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Preclinical development of a molecularly-defined liposomal vaccine for cutaneous leishmaniasis
Published: 14 September 2018 by MDPI AG in 1st International Online Conference on Nanomaterials session Posters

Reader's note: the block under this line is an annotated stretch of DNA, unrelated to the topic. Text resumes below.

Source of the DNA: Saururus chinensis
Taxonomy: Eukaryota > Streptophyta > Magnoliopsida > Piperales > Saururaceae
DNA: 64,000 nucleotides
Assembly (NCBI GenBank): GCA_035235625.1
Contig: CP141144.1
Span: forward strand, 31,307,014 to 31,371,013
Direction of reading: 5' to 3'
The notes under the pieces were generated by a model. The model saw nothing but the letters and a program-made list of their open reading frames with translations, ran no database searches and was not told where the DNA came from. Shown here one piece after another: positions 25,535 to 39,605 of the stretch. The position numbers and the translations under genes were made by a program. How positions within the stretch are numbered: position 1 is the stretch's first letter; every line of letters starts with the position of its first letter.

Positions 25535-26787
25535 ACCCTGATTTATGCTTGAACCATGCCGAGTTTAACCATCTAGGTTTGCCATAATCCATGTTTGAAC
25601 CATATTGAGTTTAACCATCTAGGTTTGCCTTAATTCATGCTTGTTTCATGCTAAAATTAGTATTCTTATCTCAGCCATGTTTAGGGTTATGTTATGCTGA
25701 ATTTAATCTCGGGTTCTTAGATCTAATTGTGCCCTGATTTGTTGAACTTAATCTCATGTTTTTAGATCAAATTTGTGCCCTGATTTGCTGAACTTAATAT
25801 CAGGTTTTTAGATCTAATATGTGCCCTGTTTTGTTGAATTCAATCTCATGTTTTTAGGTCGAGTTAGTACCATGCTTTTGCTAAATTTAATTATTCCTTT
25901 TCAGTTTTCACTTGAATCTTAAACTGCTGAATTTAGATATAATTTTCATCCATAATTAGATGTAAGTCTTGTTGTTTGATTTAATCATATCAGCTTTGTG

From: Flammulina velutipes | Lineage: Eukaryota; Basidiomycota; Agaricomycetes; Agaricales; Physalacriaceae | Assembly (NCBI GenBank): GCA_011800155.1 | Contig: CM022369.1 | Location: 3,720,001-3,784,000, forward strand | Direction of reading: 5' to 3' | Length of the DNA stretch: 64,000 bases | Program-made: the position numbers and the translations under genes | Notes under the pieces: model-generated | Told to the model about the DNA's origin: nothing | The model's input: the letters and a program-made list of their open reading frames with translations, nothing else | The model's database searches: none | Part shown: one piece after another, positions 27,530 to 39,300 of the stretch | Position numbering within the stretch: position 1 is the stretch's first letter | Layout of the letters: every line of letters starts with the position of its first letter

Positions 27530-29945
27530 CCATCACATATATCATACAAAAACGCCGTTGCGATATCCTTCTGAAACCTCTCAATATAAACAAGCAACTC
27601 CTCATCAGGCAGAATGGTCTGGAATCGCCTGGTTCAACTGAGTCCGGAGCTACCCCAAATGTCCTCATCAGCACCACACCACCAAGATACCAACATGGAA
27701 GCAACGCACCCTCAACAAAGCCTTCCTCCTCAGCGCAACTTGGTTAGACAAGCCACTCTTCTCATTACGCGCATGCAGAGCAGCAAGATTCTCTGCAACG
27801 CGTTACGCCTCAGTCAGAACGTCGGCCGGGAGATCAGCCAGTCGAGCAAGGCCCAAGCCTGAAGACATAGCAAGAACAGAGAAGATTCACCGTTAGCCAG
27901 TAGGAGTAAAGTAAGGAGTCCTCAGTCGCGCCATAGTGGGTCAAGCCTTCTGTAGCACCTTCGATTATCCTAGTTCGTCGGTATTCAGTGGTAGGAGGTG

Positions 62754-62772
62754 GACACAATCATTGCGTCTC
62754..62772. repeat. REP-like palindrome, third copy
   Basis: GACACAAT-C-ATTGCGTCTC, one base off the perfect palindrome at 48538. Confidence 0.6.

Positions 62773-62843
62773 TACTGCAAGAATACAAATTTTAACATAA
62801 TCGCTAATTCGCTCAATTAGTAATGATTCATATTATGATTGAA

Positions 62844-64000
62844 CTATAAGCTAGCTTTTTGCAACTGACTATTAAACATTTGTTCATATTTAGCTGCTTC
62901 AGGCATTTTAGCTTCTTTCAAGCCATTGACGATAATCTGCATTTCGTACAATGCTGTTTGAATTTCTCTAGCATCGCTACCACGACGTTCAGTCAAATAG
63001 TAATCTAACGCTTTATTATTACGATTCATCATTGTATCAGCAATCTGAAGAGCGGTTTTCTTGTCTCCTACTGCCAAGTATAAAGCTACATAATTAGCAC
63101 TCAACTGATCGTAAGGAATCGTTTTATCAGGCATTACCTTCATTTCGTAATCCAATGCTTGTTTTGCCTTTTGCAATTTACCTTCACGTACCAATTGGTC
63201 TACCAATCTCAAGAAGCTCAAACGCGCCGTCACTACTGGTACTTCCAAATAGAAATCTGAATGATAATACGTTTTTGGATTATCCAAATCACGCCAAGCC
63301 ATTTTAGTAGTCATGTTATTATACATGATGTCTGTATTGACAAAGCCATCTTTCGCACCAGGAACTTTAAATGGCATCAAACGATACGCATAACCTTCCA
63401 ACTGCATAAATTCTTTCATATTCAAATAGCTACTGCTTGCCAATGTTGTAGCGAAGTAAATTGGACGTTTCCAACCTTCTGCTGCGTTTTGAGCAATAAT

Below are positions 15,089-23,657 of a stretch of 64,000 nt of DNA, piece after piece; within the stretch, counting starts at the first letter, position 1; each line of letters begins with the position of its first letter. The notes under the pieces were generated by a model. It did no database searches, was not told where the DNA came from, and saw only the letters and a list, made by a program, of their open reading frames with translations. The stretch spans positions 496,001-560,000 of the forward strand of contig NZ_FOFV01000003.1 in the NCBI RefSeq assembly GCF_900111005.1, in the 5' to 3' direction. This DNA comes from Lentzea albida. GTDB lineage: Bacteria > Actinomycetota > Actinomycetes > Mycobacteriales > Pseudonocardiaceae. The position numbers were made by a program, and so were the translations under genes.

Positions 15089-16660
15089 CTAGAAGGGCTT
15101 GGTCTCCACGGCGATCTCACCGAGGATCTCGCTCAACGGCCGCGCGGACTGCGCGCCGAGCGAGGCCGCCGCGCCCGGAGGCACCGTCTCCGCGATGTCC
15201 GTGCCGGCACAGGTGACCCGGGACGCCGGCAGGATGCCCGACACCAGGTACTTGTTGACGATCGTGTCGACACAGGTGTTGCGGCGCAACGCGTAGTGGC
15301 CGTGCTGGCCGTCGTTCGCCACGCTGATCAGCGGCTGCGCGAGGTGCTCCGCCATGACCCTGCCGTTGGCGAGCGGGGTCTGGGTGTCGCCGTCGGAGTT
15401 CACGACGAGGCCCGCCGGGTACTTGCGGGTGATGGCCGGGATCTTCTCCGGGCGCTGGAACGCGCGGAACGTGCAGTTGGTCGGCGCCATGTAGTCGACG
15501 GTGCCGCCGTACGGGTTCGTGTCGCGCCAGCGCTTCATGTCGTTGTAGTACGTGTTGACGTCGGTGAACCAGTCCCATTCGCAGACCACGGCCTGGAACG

Cutaneous leishmaniasis (CL) is a neglected tropical disease with a serious public health problem in Colombia. Clinical, epidemiological and experimental evidence suggests that an effective vaccine against CL is, in principle, possible. However, no effective vaccine for human use is currently available. Using a CL murine model by Leishmania (Viannia) panamensis, the most prevalent species in Colombia, we have found that: 1) synthetic CpG oligonucleotides work as a protective adjuvant when combined with total parasite lysate and 2) a soluble total antigen liposomal formulation was also protective against parasite challenge. Additionally, the protein trypanothione reductase (TR) was identified as a promising vaccine candidate by using a reverse vaccinology strategy, thus suggesting the possibility to develop a molecularly-defined vaccine formulation. Following this research line, our hypothesis was that the employment of a particulate delivery system could enhance the efficacy of this vaccine candidate. So, we aimed to evaluate the prophylactic efficacy of a nanostructured formulation of the recombinant TR (rTR) with/without CpG. To achieve this, the liposome preparation was optimized: different factors involved in this process were analyzed and several response variables were studied, such as size, zeta potential and encapsulation efficiency. We optimized three types of liposomes which were physically stable, cationic (+65 mV), nanometric (PBS, CpG: 900 nm) or micrometric (rTR: 1500 nm) and had encapsulation efficiency of ~70% for CpG and ~20% for rTR. For CpG liposomes, the encapsulation efficiency was performed directly, by quantifying CpG, by absorption spectrophotometry in the UV-Visible region, both in the supernatant -CpG free- and in the resuspended pellet -CpG encapsulated in the liposomes-, after centrifugation and in other stages of the preparation process. The spectrophotometric method consisted of dissolving the aliquots in chloroform:methanol 1:2 and reading absorbance at 260 nm. For the rTR liposomes, the encapsulation efficiency was also performed directly, estimating the amount of rTR in different stages of the process by SDS-PAGE coupled to densitometry. In each gel, a BSA calibration curve was employed to estimate the amount of the rTR protein. The encapsulation of CpG is relatively high, despite being a hydrophilic molecule, because it is a polyanion that interacts favorably with the internal cationic lipid layers of the liposome. The encapsulation of the rTR protein is smaller, because it is a large, hydrophilic molecule and, in addition, during the extrusion step, it suffers non-specific binding to the polycarbonate membrane. Different combinations of these liposomal formulations were evaluated in vivo in our CL murine model. We observed that vaccination with rTR liposomes plus soluble CpG induced partial protection against the infectious challenge. So, we concluded that our liposomal formulation enhanced the protective efficacy of the antigen, even at lower doses than those normally used. Hence, our main perspectives include the optimization of the vaccination scheme and dosages and the advanced characterization of these vesicles.

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